During the recent thematic review, the Financial Conduct Authority assessed 13 advice firms of different sizes and with a variety of propositions.
The FCA told three firms to make improvements in their research and due diligence process, and asked them to make an attestation they have done so, signed by a senior individual.
Attestations are a supervisory tool used to ensure clear accountability and a focus from senior management on putting things right in regulated firms.
When the FCA requests an attestation, it does so to gain personal commitment from an approved person at a regulated firm specific action has been taken or will be taken.
According to the FCA the aim of an attestation is to ensure there is clear accountability and a focus from senior management on those specific issues where the regulator would like to see change within firms, often without ongoing regulatory involvement.
Attestations are typically used where emerging risks at firms are unlikely to result in material harm to consumers or a negative impact on market integrity.
Following further work, the regulator also told one firm to complete a past business review.
David Heffron, head of financial services regulation at Pinsent Masons, says other regulatory action, which could be taken to tackle poor due diligence may include an associated redress exercise (if customers have suffered detriment); a private warning; public censure; or a fine.
Generally speaking, Mr Heffron says the FCA will give credit to firms who self-identify and self-report issues, so it is better for firms to conduct their own investigations into their due diligence and research processes and to come up with their own solutions to any problems that are identified.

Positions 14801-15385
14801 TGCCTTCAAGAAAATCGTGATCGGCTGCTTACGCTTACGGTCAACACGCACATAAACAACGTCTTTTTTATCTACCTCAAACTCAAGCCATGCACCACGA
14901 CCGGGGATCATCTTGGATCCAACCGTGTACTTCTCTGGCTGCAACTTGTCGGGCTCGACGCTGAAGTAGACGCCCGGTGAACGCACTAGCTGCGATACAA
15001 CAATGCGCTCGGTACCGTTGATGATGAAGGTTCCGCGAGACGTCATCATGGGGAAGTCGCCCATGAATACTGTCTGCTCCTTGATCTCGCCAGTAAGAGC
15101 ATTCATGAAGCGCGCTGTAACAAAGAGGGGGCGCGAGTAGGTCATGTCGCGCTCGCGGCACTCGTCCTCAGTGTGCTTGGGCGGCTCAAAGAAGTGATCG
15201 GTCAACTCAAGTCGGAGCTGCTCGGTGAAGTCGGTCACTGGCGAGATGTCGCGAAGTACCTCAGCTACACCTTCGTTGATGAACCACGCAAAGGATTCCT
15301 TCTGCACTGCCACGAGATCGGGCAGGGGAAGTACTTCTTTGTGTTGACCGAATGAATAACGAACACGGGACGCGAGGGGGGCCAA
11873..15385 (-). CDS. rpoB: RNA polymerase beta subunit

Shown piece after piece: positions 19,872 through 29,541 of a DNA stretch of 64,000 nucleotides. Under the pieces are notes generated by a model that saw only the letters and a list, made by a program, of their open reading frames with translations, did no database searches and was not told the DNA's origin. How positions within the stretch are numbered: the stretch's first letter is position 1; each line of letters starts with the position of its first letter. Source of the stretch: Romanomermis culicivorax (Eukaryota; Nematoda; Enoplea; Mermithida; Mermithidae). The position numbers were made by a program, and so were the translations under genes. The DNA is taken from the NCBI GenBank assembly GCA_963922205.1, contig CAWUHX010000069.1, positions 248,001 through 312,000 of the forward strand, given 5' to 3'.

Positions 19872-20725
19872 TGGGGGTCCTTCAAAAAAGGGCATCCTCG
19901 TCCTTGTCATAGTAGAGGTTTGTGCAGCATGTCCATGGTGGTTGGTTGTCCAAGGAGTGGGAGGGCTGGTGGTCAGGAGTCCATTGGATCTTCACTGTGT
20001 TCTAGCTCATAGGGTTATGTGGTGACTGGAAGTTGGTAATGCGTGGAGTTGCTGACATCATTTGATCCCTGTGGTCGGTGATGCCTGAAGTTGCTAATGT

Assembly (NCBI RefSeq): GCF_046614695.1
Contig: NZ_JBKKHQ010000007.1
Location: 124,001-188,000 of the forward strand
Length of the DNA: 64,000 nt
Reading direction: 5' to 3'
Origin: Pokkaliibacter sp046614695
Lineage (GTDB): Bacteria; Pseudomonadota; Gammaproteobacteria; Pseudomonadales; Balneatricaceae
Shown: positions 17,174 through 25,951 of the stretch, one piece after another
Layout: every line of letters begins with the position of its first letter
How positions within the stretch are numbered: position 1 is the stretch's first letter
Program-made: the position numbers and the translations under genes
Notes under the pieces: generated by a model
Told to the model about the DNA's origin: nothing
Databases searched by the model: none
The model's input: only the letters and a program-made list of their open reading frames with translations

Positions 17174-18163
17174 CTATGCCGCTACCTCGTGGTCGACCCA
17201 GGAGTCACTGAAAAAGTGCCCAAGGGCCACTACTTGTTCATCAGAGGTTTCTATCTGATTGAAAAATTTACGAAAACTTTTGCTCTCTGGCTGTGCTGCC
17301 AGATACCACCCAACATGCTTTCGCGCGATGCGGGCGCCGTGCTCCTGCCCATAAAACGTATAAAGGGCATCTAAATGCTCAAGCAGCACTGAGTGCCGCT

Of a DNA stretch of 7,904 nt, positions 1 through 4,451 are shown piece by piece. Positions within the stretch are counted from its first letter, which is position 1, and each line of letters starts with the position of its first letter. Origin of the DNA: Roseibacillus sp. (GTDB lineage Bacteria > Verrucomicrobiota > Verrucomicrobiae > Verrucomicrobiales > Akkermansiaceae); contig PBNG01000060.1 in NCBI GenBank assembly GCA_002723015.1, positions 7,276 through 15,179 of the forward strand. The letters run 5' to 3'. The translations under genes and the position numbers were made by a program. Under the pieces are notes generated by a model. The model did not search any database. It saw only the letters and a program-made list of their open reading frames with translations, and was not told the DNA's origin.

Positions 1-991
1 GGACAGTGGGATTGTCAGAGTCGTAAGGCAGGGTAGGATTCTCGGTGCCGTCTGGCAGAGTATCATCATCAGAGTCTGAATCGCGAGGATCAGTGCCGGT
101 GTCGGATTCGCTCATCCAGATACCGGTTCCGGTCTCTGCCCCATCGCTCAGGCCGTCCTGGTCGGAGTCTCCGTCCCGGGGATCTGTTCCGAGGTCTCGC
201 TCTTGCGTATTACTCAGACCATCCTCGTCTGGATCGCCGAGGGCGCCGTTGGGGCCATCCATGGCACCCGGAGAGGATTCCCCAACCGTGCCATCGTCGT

Mr Heffron says the thematic review shows there are issues that need to be addressed in this area, and therefore firms should be alert to the possibility of further regulatory action in this area.
Ben Wright, head of technical services and research for Tenet, says the action taken by the regulator will ultimately depend on the nature of the due diligence shortcomings it uncovers.
As a minimum, Mr Wright says advisers need to grasp the FCA is likely to require you to take appropriate steps to improve your due diligence.
If there is widespread evidence of poor consumer outcomes, Mr Wright says advisers should brace themselves for a past business review.
He says: “The firm ought to look at whether the recommendation was suitable and redress each client individually.”
Keith Richards, chief executive of the Personal Finance Society, says advisers should also be aware that Mifid II is bringing in new requirements for more detailed research for advice firms but details are still to be confirmed.